Human monoclonal antibodies (mAbs) are powerful tools as pharmaceutical agents to tackle cancer and infectious diseases. Antibodies (Abs) are present in blood at the concentration of 10 mg/ml and play a vital role in humoral immunity. Many therapeutic Abs have been reported since early 1980s.Human mAb technology was not available at that time and only the hybridoma technology for making mouse mAbs had been well established. In order to avoid various potential problems associated with use of mouse proteins, two different technologies to make human/mouse chimeric Ab as well as humanized Ab were developed crossing the various hurdles for almost twenty years and mAb based drugs such as rituximab, anti-CD20 Ab, and trastuzumab, anti-HER2 Ab, have been approved by the US Food and Drug Administration (FDA) for treatment of non-Hodgkin's lymphoma and breast cancer in 1997 and 1998, respectively. These drugs are well recognized and accepted by clinicians for treatment of patients. The clinical outcome of the treatment with mAb has strongly encouraged the researchers to develop much more refined mAbs. In addition to chimeric Ab and humanized Ab, now human mAbs can be produced by two technologies. The first is transgenic micethat produce human Abs and the second is human Ab libraries using phage-display system.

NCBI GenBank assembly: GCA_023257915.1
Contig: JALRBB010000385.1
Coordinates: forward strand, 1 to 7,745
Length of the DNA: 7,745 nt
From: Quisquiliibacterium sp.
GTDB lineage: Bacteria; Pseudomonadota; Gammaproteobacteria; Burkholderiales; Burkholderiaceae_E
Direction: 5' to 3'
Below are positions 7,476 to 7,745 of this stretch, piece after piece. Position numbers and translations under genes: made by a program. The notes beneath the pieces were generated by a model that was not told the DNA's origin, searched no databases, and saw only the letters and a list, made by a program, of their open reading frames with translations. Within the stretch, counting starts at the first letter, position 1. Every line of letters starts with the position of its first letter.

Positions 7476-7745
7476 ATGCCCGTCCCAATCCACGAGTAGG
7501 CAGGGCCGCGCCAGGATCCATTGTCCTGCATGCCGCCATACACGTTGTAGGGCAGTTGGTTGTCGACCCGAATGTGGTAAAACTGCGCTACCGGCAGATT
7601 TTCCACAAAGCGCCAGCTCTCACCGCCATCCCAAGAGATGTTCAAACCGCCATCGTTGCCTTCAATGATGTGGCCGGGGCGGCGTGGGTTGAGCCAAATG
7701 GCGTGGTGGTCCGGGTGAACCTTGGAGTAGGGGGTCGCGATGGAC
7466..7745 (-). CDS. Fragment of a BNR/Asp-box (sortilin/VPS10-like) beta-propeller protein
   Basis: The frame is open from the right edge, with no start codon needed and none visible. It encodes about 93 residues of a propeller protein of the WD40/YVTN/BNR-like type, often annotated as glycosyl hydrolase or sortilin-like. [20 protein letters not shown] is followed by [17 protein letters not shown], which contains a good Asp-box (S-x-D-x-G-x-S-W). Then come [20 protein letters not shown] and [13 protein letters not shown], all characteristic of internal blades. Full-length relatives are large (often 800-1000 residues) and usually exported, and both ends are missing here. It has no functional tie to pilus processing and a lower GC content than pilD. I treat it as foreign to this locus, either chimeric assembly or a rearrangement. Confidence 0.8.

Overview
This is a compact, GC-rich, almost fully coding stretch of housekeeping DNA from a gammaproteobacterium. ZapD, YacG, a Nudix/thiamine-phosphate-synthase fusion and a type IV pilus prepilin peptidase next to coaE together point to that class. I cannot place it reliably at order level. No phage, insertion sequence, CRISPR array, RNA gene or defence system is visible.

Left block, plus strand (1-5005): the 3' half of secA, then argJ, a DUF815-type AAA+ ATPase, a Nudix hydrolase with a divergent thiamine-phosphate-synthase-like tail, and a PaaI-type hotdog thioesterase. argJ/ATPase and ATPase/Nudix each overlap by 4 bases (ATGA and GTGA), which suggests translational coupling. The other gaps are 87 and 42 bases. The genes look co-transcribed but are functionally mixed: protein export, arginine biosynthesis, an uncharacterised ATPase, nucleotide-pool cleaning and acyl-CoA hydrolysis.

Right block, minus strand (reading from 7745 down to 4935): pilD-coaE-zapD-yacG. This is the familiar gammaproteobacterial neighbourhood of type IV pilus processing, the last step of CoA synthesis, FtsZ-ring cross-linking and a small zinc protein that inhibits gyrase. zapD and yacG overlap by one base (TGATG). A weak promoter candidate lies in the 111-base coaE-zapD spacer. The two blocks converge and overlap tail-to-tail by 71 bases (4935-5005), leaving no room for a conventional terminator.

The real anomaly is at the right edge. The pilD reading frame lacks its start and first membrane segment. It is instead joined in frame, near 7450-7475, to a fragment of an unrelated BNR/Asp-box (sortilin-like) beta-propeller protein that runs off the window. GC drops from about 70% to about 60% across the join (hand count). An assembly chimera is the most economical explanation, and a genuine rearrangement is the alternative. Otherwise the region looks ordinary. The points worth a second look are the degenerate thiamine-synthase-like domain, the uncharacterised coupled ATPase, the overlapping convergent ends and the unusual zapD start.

|Number of pages||1|
|Journal||Journal of Stem Cells and Regenerative Medicine|
|Publication status||Published - 01-01-2014|
All Science Journal Classification (ASJC) codes
- Molecular Biology
- Cell Biology